YAWHS (Yet Another Wilmer-Hutchins Story) today, on a letter a top district employee wrote asking Wilmer-Hutchins’ police chief to lay off an investigation into the district’s problems. That top district employee is also a Dallas school board member.
Chanda wins her second round match at the U.S. Open, 7-5, 6-3 over Antonella Serra Zanetti. The fact she finished strong would seem to speak well about the condition of her knees.
I might be even more optimistic if she wasn’t facing Venus Williams in the third round. (Then again, Venus had to go to a tiebreaker in the first set against intriguingly named nobody Shikha Uberoi.)
Really nice interview with Mark Eitzel about the American Music Club reunion. Mark comes across as much more sane than usual.
His best line, in reference to some, er, lifestyle issues that once troubled AMC drummer Tim Mooney: “He had personal problems that made it inconvenient for him to be part of the band. Put it this way: At the time he was a close personal friend of Courtney Love.”
The new AMC album comes out next week in the U.K., but unfortunately not for another month in the States. They play the Gypsy Tea Room in Dallas on October 26.
One other bizarre Eitzel update: He provided vocals for a strange ’70s singer-songwriter parody project called Devon Shire, part of the Clubbo fake record label. Explanation of this strange situation from Paul Boutin here.
Finally, a few other Dallas-area shows worth attending in the near future: Sloan, Trees, Sept. 16; Starlight Mints, Gypsy, Oct. 1; Guided By Voices, Gypsy, Oct. 3; Gift of Gab, Trees, Oct. 6.; Ted Leo, Gypsy, Oct. 29.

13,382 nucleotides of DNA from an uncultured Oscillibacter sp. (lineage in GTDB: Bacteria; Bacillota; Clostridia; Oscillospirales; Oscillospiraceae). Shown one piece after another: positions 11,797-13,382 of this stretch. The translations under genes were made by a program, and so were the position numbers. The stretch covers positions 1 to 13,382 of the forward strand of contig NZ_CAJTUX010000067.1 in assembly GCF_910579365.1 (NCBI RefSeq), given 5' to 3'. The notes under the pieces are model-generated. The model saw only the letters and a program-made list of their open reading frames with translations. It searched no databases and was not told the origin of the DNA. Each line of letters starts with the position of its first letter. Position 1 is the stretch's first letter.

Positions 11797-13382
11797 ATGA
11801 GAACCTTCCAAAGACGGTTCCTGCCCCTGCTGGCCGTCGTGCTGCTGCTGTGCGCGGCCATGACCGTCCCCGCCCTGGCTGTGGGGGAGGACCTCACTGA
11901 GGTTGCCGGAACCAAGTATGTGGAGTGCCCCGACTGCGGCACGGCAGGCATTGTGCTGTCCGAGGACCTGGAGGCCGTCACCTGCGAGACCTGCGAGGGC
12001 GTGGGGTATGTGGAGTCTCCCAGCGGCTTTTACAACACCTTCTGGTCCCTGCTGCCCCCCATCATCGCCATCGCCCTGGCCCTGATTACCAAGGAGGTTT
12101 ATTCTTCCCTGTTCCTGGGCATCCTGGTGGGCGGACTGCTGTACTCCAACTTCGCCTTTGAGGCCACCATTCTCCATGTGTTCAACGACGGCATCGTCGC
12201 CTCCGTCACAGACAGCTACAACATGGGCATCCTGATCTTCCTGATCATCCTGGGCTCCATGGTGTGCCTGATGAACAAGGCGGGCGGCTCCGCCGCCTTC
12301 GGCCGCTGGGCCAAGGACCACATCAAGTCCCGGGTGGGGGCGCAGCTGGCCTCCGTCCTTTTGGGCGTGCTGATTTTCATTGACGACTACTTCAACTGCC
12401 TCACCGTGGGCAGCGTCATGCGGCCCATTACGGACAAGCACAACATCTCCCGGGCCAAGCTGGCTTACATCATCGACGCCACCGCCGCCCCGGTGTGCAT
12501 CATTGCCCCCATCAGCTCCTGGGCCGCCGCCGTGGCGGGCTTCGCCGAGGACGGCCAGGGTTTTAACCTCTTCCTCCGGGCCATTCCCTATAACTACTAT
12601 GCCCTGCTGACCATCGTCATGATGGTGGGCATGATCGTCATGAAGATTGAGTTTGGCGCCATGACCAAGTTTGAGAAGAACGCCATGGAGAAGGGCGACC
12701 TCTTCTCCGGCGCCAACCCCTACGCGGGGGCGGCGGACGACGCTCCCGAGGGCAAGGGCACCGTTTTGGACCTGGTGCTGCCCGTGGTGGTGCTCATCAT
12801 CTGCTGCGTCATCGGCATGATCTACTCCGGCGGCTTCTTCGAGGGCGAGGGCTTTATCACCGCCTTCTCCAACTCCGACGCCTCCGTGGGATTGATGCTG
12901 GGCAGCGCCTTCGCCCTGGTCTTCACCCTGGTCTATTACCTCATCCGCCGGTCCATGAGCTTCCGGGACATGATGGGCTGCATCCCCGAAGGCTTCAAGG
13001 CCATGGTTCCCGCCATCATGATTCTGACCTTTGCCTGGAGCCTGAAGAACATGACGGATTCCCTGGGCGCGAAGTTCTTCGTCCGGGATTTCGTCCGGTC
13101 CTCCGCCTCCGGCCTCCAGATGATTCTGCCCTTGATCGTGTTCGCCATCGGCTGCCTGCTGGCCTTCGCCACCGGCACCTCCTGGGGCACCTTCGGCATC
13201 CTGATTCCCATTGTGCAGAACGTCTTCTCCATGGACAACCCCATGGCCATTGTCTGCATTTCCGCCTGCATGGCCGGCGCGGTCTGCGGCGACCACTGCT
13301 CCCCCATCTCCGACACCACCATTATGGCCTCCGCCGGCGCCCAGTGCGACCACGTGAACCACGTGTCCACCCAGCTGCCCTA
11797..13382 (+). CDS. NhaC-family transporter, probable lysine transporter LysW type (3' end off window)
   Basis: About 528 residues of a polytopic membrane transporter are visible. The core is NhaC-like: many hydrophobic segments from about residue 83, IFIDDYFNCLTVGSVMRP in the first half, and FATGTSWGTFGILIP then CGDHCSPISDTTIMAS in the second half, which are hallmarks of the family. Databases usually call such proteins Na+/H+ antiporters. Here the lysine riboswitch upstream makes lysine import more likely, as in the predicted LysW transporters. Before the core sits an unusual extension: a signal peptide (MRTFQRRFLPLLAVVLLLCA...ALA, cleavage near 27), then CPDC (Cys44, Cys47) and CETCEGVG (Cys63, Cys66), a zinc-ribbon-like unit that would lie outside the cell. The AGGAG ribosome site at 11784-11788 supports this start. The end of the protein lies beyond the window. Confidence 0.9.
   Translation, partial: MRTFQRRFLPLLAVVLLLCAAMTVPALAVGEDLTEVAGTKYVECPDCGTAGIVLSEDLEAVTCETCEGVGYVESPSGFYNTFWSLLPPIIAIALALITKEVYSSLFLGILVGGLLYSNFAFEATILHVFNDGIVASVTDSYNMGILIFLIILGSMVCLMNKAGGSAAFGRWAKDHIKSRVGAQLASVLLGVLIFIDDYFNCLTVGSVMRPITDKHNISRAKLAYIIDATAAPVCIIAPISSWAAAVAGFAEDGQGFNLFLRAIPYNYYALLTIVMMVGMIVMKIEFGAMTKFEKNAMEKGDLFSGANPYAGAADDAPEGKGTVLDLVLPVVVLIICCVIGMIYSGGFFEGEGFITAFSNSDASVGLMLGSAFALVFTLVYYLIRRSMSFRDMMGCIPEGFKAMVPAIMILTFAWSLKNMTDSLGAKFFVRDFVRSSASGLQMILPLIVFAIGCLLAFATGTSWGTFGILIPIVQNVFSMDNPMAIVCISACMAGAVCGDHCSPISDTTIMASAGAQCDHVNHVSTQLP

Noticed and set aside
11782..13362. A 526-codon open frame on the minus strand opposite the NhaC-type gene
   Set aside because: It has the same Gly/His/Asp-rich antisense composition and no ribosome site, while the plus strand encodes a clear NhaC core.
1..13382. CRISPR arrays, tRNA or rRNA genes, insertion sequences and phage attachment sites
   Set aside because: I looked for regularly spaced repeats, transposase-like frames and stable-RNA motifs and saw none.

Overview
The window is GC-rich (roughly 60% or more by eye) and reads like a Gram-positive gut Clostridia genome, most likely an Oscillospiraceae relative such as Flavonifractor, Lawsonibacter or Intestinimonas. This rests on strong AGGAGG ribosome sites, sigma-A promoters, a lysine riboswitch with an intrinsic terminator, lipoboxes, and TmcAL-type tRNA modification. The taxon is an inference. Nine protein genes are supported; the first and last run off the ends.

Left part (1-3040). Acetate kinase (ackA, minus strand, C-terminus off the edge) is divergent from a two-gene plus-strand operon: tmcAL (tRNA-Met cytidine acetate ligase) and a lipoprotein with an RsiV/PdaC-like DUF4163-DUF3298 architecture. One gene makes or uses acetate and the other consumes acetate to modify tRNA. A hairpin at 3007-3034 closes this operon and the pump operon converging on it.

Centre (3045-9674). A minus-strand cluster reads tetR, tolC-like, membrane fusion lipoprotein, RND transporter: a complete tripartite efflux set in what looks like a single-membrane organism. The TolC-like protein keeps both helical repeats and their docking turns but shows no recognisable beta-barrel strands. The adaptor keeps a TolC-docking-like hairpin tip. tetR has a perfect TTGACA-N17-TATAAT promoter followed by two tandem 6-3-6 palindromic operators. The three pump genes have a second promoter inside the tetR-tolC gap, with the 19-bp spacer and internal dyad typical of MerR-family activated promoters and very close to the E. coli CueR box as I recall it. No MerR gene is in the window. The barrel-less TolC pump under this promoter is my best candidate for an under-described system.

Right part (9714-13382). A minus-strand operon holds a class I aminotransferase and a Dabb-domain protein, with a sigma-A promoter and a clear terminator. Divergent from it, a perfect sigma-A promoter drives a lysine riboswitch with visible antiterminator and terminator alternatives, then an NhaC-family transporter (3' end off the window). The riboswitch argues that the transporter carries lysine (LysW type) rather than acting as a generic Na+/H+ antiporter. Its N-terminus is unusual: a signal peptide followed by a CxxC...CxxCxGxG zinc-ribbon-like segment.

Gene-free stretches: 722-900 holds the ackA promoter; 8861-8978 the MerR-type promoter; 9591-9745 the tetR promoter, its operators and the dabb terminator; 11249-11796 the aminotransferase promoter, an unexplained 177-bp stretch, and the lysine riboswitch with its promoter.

Since I know you’re all dying to know how my fantasy football draft turned out last night, the answer is — pretty well, I think. The Bum Phillippi roster:
QB: Donovan McNabb
RB: LaDainian Tomlinson
RB: Rudi Johnson
RB/WR: Thomas Jones
WR: Laverneus Coles
WR: Plaxico Burress
WR/TE: Isaac Bruce
K: Adam Vinatieri
DL: Brian Urlacher
DL: Charles Grant
DB: Darren Sharper
DB: Dre Bly
D: Dwight Freeney
Bench: Amani Toomer, Roy Williams, Najeh Davenport, Byron Leftwich, Fred Thomas, Michael Pittman
(That’s Roy Williams the Detroit wide receiver, not Roy Williams the Dallas safety. Or Roy Williams the North Carolina basketball coach.)
Interesting interview with Sufjan (“SOOF-yahn”) Stevens, everyone’s favorite Christian indie rocker. I’ve already written about his tremendous Greetings From Michigan album. And while his followup didn’t do quite as much for me, he’s still a very real talent.
And he’s particularly interesting because he so thoroughly freaks out a big chunk of his cool-kid fans with his emphasis on his religious beliefs. His fan base, I would imagine, worships no gods but Pabst Blue Ribbon and Stephen Malkmus. But they like his songs about Old Testament prophets nonetheless.
“I think that when people react reflexively to material that is religious, they’re reacting to the culture of religion,” he says. “And I think an enlightened person is capable, on some level, of making the distinction between the institution of the culture and the culture itself. The institution of Christianity, the way that it’s set up, it’s institutionalized and commodified, and anytime that happens, anytime it’s incorporated, it leads to disaster. I’m on the same page as everyone. I have the same knee-jerk reaction to that kind of culture. Maybe I’m a little more empathetic to it because we have similar fundamental beliefs. But culturally and aesthetically, some of it is really embarrassing…I think it’s a fair and interesting question. Can you be a liberal, enlightened, modern person and still believe in God?”
Interesting story about Beausoleil and its leader Michael Doucet — without a doubt the most important Cajun musician of the last 20 years and a cornerstone of the Cajun cultural revival of the 1980s and 1990s. (The band’s got a new album out this month.)
He says Cajun music needs to be more about death and draws connections between Cajuns and the Roma — an interesting comparison I hadn’t thought of before.